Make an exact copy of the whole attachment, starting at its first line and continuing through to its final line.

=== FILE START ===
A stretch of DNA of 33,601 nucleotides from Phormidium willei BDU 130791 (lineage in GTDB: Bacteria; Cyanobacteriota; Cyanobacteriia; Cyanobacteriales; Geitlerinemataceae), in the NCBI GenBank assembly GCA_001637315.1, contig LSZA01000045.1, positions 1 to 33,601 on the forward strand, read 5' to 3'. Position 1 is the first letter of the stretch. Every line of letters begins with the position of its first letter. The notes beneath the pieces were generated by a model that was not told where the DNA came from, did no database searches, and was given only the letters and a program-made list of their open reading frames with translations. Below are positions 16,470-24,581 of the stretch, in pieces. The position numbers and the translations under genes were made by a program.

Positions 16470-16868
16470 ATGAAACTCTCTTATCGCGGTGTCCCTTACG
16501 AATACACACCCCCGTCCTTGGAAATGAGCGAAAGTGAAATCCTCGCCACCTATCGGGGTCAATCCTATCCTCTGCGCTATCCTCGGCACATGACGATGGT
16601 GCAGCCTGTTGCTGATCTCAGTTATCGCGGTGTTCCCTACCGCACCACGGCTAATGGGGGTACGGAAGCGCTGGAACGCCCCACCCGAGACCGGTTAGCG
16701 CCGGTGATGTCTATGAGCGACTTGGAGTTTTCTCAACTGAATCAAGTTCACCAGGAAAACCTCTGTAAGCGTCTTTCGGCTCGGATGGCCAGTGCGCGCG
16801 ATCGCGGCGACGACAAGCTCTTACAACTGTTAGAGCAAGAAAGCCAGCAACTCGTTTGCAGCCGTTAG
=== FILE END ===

A stretch of DNA of 33,601 nucleotides from Phormidium willei BDU 130791 (lineage in GTDB: Bacteria; Cyanobacteriota; Cyanobacteriia; Cyanobacteriales; Geitlerinemataceae), in the NCBI GenBank assembly GCA_001637315.1, contig LSZA01000045.1, positions 1 to 33,601 on the forward strand, read 5' to 3'. Position 1 is the first letter of the stretch. Every line of letters begins with the position of its first letter. The notes beneath the pieces were generated by a model that was not told where the DNA came from, did no database searches, and was given only the letters and a program-made list of their open reading frames with translations. Below are positions 16,470-24,581 of the stretch, in pieces. The position numbers and the translations under genes were made by a program.

Positions 16470-16868
16470 ATGAAACTCTCTTATCGCGGTGTCCCTTACG
16501 AATACACACCCCCGTCCTTGGAAATGAGCGAAAGTGAAATCCTCGCCACCTATCGGGGTCAATCCTATCCTCTGCGCTATCCTCGGCACATGACGATGGT
16601 GCAGCCTGTTGCTGATCTCAGTTATCGCGGTGTTCCCTACCGCACCACGGCTAATGGGGGTACGGAAGCGCTGGAACGCCCCACCCGAGACCGGTTAGCG
16701 CCGGTGATGTCTATGAGCGACTTGGAGTTTTCTCAACTGAATCAAGTTCACCAGGAAAACCTCTGTAAGCGTCTTTCGGCTCGGATGGCCAGTGCGCGCG
16801 ATCGCGGCGACGACAAGCTCTTACAACTGTTAGAGCAAGAAAGCCAGCAACTCGTTTGCAGCCGTTAG